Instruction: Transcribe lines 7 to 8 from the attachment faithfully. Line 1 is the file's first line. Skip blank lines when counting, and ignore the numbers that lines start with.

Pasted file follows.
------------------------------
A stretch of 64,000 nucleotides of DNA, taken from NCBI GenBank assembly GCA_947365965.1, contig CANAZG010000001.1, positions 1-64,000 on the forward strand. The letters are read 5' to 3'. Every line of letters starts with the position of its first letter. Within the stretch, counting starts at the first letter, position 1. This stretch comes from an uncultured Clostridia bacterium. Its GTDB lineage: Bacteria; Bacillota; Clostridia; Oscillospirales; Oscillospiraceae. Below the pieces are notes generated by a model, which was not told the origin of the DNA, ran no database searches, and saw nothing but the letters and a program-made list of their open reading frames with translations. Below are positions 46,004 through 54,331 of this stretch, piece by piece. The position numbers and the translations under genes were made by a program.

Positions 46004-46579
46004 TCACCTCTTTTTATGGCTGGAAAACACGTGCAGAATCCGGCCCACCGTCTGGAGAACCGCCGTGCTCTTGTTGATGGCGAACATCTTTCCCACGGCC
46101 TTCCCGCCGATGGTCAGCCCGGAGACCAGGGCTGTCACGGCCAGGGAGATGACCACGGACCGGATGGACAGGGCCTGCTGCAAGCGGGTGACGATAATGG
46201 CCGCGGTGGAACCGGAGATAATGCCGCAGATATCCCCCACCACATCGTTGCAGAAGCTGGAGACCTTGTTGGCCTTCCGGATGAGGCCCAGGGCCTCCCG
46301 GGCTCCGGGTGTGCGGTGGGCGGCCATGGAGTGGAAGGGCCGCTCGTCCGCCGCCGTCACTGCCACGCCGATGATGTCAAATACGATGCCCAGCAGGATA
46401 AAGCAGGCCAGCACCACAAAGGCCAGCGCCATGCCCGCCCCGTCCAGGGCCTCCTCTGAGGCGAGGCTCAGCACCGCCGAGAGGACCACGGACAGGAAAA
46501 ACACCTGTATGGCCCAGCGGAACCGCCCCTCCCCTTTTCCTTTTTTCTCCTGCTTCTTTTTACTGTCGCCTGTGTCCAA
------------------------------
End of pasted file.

46401 AAGCAGGCCAGCACCACAAAGGCCAGCGCCATGCCCGCCCCGTCCAGGGCCTCCTCTGAGGCGAGGCTCAGCACCGCCGAGAGGACCACGGACAGGAAAA
46501 ACACCTGTATGGCCCAGCGGAACCGCCCCTCCCCTTTTCCTTTTTTCTCCTGCTTCTTTTTACTGTCGCCTGTGTCCAA